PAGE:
Me, myself and eye: 5 common behaviors that could be hurting your eyes

If you’re like many Americans, you’re diligent about maintaining your health by eating right, exercising and regularly seeing your doctor. But even the most health-conscious people are often unaware of daily behaviors in their lives that could be straining or even damaging their eyes. That’s surprising, given that 21 percent of Americans believe severe vision loss would negatively impact the quality of their lives.

The good news? Taking steps to protect your eyes isn’t difficult. Guarding yourself against these potentially damaging behaviors should be part of your regular health routine.

* Not wearing sunglasses. Sun wear does more than just block glare. The same harmful rays that can burn your skin can also damage your eyes over time, sometimes leading to vision-reducing issues such as cataracts and macular degeneration. As a precaution, ophthalmologists recommend wearing sunglasses anytime you’re outside, seeking lenses that block out at least 99 percent of UVA and UVC rays.

* Failing to visit your eye doctor annually. Seeing an eye doctor once a year to check on any prescription changes is important, but a visit can also help detect other serious eye issues. Alarmingly, one surveyfound 64 percent of Americans notice signs of trouble such as red, watery eyes, light flashes, blurry or double vision, difficulty seeing at night or difficulty reading up close, yet only 13 percent follow up with eye exams. Fortunately, taking that step is easier when you’re covered by solid eye care insurance with a provider such as VSP Individual Vision Plans, which could save you literally hundreds of dollars a year in eye exams, glasses and contacts.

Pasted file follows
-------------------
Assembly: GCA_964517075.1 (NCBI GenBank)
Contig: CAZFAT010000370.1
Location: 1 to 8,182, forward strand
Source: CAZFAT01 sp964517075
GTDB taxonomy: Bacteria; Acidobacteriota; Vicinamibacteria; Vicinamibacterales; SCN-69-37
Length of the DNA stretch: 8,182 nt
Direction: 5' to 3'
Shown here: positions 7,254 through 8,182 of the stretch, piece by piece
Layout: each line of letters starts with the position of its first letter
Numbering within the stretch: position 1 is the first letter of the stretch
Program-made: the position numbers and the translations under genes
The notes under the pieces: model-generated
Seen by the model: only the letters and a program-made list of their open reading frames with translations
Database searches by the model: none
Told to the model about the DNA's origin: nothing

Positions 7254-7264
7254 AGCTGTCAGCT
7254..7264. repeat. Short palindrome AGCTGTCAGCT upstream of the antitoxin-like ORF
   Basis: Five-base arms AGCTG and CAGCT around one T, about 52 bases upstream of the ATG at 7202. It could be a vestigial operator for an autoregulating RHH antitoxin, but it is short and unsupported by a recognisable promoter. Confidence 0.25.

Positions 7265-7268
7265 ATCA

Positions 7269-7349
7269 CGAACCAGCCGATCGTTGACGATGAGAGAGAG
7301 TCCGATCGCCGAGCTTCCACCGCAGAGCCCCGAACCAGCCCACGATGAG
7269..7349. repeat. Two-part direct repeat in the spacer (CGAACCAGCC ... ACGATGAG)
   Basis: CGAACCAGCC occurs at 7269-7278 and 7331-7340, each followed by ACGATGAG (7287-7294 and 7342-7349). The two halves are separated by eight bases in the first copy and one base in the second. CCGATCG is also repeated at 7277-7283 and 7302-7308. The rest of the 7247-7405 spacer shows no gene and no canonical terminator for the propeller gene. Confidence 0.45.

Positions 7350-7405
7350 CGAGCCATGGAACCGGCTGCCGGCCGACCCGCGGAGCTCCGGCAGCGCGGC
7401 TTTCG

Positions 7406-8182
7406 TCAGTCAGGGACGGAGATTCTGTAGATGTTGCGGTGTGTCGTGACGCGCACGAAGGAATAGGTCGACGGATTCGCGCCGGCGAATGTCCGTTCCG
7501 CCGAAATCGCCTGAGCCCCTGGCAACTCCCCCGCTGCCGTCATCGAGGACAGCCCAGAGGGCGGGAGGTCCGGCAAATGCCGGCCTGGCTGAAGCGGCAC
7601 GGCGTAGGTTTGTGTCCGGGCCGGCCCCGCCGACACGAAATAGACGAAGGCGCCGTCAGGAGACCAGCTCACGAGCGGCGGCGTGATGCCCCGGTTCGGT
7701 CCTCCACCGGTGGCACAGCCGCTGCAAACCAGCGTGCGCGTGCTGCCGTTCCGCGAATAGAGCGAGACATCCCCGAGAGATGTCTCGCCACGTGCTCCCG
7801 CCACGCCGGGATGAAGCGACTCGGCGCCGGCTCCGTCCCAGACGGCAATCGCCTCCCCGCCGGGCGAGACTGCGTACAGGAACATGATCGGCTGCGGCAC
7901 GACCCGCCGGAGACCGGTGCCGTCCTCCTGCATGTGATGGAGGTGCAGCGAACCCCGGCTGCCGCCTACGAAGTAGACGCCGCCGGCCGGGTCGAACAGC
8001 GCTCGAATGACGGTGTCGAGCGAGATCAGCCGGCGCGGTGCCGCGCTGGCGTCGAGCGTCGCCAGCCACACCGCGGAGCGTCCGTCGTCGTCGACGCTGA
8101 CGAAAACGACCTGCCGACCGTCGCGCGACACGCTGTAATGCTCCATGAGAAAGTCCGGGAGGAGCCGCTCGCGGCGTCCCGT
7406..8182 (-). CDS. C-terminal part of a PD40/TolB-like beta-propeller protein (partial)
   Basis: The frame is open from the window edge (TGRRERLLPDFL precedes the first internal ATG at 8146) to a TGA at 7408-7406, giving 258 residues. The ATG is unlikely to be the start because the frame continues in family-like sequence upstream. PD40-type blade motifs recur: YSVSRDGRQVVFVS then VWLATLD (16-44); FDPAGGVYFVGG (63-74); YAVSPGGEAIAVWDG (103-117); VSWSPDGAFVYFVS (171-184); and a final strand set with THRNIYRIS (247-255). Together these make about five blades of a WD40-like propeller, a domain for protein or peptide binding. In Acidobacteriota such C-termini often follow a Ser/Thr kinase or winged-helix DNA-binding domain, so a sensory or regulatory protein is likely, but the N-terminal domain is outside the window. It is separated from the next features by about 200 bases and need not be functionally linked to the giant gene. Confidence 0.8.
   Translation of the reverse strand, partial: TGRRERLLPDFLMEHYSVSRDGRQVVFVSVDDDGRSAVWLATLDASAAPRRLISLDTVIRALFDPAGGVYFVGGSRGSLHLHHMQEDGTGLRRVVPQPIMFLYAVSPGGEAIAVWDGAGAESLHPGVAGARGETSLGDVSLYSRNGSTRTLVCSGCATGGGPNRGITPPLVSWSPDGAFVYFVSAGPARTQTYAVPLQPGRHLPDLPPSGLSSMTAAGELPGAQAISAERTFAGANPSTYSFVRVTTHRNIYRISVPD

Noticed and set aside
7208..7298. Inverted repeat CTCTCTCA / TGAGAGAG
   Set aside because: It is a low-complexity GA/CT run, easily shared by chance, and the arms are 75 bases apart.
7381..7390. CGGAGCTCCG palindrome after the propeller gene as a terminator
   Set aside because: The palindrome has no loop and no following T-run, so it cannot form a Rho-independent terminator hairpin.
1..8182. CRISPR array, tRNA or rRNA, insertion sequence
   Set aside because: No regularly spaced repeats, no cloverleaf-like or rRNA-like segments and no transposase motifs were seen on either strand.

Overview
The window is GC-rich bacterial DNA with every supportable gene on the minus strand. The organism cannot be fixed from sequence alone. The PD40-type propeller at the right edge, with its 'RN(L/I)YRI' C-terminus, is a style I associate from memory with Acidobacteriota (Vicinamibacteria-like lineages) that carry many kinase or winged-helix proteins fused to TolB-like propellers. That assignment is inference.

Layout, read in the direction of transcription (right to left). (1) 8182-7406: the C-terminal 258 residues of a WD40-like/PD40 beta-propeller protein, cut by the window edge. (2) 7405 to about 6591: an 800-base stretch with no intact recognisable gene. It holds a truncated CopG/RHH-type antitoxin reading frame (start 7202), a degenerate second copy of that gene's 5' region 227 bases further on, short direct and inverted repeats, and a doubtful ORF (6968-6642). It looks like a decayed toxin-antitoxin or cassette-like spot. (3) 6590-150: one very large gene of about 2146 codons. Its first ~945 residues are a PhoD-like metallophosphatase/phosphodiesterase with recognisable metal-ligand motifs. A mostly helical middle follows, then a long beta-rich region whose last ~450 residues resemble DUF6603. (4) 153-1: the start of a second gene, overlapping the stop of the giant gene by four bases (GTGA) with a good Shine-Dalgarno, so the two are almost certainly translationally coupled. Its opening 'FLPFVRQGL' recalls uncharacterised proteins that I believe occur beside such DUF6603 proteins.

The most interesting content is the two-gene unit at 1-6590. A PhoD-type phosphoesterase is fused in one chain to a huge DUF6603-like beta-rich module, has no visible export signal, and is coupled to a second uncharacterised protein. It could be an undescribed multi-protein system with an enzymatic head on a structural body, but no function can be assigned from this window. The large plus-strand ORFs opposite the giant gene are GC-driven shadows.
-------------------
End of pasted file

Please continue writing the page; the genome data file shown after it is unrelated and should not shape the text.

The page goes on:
* Staring at your smartphone. If your eyes are often sore or tired at the end of the day, you may be spending too much uninterrupted time zeroing in on your phone. To avoid that strain and even worse symptoms such as blurred vision, dry eyes, dizziness or nausea, enlarge your font, always keep your phone at least 16 inches away from your face and take screen breaks every 20 minutes.

* Overusing eye drops. Some people form a dependency on the over-the-counter whitening drops that reduce redness by temporarily restricting blood flow to the eye’s blood vessels. Repeat users often notice that their eyes “rebound” and get red again as oxygen returns to those deprived capillaries, creating a vicious cycle. As a rule, non-prescription eye drops should not be a long-term solution to any eye issue.

* Using old or borrowed eye makeup. You should replace your makeup every three months to keep from introducing new and potentially harmful bacteria into your eye area. Avoid other people’s makeup for the same reason. Eye care experts also warn against applying eyeliner to your inner eyelids, which can be especially vulnerable to infection.

Getting in the habit of caring for your eyes need not be time consuming, and it doesn’t have to be expensive if you think ahead by enrolling in a vision plan with, the provider with the largest network of independent doctors nationwide. Call for more information at 800-785-0699.






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